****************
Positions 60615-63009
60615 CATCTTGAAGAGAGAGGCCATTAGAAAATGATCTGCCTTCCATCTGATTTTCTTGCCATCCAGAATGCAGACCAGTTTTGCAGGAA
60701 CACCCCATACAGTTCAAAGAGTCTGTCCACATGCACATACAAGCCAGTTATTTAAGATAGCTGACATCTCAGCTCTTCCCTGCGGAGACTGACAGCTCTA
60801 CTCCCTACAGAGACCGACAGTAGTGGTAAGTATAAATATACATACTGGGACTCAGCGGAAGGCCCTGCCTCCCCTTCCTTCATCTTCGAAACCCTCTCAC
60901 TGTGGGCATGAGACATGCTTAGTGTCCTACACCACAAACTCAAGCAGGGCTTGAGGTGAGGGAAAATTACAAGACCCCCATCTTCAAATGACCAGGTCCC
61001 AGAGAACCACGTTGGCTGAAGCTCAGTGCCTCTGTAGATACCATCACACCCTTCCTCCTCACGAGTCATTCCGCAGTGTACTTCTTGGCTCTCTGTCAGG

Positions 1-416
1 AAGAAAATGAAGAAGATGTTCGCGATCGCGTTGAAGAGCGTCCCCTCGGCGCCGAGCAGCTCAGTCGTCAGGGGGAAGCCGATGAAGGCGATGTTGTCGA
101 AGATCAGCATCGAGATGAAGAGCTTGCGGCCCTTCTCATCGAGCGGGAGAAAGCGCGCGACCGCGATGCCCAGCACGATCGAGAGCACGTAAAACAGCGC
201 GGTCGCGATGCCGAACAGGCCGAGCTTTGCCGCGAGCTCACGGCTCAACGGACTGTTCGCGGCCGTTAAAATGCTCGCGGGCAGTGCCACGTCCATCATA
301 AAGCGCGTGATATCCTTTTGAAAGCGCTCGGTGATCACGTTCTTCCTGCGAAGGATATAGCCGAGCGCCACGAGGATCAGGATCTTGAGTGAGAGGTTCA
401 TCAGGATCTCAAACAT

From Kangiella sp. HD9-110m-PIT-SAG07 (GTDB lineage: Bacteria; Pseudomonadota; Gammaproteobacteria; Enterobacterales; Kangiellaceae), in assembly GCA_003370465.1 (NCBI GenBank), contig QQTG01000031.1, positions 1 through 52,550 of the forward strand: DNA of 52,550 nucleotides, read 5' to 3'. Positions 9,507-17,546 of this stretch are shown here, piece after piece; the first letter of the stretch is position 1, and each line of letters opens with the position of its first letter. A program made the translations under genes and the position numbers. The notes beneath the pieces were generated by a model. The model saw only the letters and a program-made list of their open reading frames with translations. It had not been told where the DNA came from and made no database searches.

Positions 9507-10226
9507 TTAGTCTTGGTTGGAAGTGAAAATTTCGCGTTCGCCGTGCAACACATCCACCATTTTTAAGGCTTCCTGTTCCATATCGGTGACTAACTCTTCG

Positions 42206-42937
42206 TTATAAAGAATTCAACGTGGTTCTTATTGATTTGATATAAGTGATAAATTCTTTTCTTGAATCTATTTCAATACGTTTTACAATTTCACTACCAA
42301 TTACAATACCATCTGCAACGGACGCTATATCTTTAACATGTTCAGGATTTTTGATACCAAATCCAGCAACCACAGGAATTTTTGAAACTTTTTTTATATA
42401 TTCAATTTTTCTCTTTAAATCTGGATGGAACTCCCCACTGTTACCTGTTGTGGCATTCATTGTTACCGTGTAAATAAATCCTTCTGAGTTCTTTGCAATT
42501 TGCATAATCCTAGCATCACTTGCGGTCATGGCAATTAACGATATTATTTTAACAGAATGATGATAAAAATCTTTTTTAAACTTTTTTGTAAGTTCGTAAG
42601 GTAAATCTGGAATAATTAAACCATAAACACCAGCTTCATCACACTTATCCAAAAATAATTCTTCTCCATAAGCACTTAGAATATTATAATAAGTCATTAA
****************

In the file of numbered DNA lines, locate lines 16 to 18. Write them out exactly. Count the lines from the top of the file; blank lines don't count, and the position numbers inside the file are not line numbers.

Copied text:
Positions 42206-42937
42206 TTATAAAGAATTCAACGTGGTTCTTATTGATTTGATATAAGTGATAAATTCTTTTCTTGAATCTATTTCAATACGTTTTACAATTTCACTACCAA
42301 TTACAATACCATCTGCAACGGACGCTATATCTTTAACATGTTCAGGATTTTTGATACCAAATCCAGCAACCACAGGAATTTTTGAAACTTTTTTTATATA